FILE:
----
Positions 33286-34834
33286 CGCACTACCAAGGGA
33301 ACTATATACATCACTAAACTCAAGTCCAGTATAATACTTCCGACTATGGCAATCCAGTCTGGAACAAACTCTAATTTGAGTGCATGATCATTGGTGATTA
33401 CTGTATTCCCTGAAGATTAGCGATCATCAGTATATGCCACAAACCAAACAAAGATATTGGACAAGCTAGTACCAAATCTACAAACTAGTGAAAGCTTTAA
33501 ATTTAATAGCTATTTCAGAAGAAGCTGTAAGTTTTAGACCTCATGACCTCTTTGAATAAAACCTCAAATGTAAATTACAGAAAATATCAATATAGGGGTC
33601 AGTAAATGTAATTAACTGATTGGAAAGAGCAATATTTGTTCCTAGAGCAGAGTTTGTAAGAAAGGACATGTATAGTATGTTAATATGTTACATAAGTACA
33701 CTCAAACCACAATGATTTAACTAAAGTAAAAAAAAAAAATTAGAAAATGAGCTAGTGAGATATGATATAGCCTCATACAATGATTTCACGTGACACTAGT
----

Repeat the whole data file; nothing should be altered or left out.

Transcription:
Positions 33286-34834
33286 CGCACTACCAAGGGA
33301 ACTATATACATCACTAAACTCAAGTCCAGTATAATACTTCCGACTATGGCAATCCAGTCTGGAACAAACTCTAATTTGAGTGCATGATCATTGGTGATTA
33401 CTGTATTCCCTGAAGATTAGCGATCATCAGTATATGCCACAAACCAAACAAAGATATTGGACAAGCTAGTACCAAATCTACAAACTAGTGAAAGCTTTAA
33501 ATTTAATAGCTATTTCAGAAGAAGCTGTAAGTTTTAGACCTCATGACCTCTTTGAATAAAACCTCAAATGTAAATTACAGAAAATATCAATATAGGGGTC
33601 AGTAAATGTAATTAACTGATTGGAAAGAGCAATATTTGTTCCTAGAGCAGAGTTTGTAAGAAAGGACATGTATAGTATGTTAATATGTTACATAAGTACA
33701 CTCAAACCACAATGATTTAACTAAAGTAAAAAAAAAAAATTAGAAAATGAGCTAGTGAGATATGATATAGCCTCATACAATGATTTCACGTGACACTAGT